- Nano Express
- Open Access
Lithium ion storage between graphenes
© Chan and Hill; licensee Springer. 2011
Received: 26 October 2010
Accepted: 9 March 2011
Published: 9 March 2011
In this article, we investigate the storage of lithium ions between two parallel graphene sheets using the continuous approximation and the 6-12 Lennard-Jones potential. The continuous approximation assumes that the carbon atoms can be replaced by a uniform distribution across the surface of the graphene sheets so that the total interaction potential can be approximated by performing surface integrations. The number of ion layers determines the major storage characteristics of the battery, and our results show three distinct ionic configurations, namely single, double, and triple ion forming layers between graphenes. The number densities of lithium ions between the two graphenes are estimated from existing semi-empirical molecular orbital calculations, and the graphene sheets giving rise to the triple ion layers admit the largest storage capacity at all temperatures, followed by a marginal decrease of storage capacity for the case of double ion layers. These two configurations exceed the maximum theoretical storage capacity of graphite. Further, on taking into account the charge-discharge property, the double ion layers are the most preferable choice for enhanced lithium storage. Although the single ion layer provides the least charge storage, it turns out to be the most stable configuration at all temperatures. One application of the present study is for the design of future high energy density alkali batteries using graphene sheets as anodes for which an analytical formulation might greatly facilitate rapid computational results.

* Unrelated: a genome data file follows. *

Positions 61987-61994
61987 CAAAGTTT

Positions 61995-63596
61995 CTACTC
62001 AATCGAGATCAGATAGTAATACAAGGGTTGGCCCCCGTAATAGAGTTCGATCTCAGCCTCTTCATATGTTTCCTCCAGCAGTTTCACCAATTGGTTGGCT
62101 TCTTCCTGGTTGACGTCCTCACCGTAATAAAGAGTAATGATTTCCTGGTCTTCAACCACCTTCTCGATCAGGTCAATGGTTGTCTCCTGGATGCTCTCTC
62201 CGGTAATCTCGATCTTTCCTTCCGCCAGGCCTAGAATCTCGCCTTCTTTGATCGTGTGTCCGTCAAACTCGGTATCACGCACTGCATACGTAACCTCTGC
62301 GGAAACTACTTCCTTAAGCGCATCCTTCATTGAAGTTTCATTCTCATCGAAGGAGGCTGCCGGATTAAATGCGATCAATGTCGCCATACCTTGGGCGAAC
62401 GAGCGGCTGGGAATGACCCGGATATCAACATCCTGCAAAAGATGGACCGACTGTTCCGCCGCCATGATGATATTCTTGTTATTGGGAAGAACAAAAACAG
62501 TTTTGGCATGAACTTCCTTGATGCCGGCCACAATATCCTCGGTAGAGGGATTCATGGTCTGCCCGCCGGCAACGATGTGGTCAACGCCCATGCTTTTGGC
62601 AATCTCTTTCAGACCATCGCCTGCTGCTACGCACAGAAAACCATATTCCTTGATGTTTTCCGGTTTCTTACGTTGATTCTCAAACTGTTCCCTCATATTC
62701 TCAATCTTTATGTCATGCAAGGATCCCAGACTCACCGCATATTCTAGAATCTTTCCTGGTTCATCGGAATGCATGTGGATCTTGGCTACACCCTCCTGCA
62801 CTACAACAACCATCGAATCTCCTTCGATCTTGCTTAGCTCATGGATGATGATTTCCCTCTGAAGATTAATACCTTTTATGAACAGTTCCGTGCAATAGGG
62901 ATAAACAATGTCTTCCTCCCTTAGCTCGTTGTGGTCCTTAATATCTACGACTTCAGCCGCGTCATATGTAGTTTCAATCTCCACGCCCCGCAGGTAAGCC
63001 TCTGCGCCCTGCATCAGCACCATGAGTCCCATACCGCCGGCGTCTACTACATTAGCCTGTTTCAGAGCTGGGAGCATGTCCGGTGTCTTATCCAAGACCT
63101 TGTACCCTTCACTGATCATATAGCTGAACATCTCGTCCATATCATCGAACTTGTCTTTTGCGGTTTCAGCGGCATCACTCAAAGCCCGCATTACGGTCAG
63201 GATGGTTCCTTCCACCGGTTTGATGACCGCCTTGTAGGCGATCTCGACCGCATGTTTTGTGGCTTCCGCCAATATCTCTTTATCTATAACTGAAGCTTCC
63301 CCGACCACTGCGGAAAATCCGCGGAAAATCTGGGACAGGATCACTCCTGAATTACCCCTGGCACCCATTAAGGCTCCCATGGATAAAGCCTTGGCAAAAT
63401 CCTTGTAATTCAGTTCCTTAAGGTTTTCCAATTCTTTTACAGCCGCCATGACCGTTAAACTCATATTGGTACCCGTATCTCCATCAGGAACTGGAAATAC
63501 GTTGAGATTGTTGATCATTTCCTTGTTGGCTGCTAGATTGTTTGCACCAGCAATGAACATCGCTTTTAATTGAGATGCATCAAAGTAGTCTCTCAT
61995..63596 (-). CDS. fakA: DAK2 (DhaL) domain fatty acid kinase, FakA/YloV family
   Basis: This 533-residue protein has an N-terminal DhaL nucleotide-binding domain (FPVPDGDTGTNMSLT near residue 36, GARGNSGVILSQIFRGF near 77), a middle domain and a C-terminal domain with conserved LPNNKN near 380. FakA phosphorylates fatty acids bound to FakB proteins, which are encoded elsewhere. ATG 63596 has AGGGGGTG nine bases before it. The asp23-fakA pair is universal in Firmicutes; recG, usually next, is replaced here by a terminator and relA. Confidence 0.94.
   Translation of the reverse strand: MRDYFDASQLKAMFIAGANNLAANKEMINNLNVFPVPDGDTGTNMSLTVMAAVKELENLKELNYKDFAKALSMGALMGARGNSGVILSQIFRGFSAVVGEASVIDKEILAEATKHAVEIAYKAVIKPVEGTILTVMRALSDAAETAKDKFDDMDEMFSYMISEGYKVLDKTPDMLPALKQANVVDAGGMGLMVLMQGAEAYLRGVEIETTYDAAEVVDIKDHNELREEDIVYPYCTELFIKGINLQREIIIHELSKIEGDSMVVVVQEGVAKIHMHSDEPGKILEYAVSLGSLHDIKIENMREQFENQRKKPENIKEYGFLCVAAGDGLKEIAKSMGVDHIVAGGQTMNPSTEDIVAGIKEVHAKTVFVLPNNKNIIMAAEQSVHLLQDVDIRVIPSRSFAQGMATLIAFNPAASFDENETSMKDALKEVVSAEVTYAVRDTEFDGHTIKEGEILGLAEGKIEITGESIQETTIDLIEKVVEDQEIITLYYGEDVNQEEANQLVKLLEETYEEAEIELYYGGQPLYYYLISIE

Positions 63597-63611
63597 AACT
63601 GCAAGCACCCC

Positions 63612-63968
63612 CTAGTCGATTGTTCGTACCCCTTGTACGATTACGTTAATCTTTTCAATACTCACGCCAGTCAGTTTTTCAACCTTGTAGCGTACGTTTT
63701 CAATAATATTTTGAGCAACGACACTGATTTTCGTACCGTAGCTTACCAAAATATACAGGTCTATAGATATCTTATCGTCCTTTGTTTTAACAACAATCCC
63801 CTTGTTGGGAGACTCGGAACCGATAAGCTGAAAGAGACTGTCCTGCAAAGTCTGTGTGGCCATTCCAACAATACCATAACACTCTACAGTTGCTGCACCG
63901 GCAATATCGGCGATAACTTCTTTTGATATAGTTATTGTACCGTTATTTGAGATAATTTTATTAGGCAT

The development of an efficient lithium ion battery, which has the highest energy density and the quickest recharge time, relies on a complicated optimization of novel materials for the anode, the cathode, and the electrolyte. Graphite is currently the most common material used for the anodes of commercial batteries because of its capability for reversible lithium intercalation in the layered crystals, which represents the maximum theoretical lithium storage capacity, around 372 mAh/g . A single layer of graphite, referred to as graphene, has been synthesized using the mechanical exfoliation of graphite by Novoselov et al. , and quite recently the 2010 Nobel Prize for Physics was awarded to A. Geim and K. Novoselov for this discovery. The extreme mechanical and chemical properties of graphene have already been exploited for possible energy storage and microelectronics [3, 4]. Numerous experiments have been performed to confirm the utilization of graphene nanosheets and nanoribbons to enhance lithium storage capacity and to improve recharge cyclic performance [5–7]. Semi-empirical molecular orbital calculations have been used to investigate lithium ion storage states between two graphene sheets , as well as some heteroatom-substituted carbon materials . Density functional theory has also been used to investigate the structure, bonding, and magnetic properties of metal atoms embedded between graphenes . Other hybrid carbon structures containing graphenes such as silicon-graphene , TiO-graphene , and Sn-graphene  have been shown experimentally to possess very high ion storage capacities.